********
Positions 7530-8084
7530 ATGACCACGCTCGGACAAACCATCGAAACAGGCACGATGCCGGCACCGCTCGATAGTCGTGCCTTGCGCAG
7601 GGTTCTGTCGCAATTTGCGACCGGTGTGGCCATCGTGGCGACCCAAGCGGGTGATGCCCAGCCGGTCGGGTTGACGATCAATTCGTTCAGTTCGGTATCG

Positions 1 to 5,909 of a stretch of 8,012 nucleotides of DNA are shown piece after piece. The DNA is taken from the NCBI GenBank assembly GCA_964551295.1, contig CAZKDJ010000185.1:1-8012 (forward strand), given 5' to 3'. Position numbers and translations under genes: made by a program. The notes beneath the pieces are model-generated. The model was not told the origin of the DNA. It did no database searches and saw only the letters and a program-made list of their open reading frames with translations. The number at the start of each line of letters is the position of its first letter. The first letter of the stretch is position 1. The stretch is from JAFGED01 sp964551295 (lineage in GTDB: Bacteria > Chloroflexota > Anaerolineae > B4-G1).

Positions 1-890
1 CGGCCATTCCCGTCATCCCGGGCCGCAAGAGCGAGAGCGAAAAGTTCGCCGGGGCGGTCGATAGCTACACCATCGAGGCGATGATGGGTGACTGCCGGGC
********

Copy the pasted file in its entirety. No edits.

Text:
Positions 7530-8084
7530 ATGACCACGCTCGGACAAACCATCGAAACAGGCACGATGCCGGCACCGCTCGATAGTCGTGCCTTGCGCAG
7601 GGTTCTGTCGCAATTTGCGACCGGTGTGGCCATCGTGGCGACCCAAGCGGGTGATGCCCAGCCGGTCGGGTTGACGATCAATTCGTTCAGTTCGGTATCG

Positions 1 to 5,909 of a stretch of 8,012 nucleotides of DNA are shown piece after piece. The DNA is taken from the NCBI GenBank assembly GCA_964551295.1, contig CAZKDJ010000185.1:1-8012 (forward strand), given 5' to 3'. Position numbers and translations under genes: made by a program. The notes beneath the pieces are model-generated. The model was not told the origin of the DNA. It did no database searches and saw only the letters and a program-made list of their open reading frames with translations. The number at the start of each line of letters is the position of its first letter. The first letter of the stretch is position 1. The stretch is from JAFGED01 sp964551295 (lineage in GTDB: Bacteria > Chloroflexota > Anaerolineae > B4-G1).

Positions 1-890
1 CGGCCATTCCCGTCATCCCGGGCCGCAAGAGCGAGAGCGAAAAGTTCGCCGGGGCGGTCGATAGCTACACCATCGAGGCGATGATGGGTGACTGCCGGGC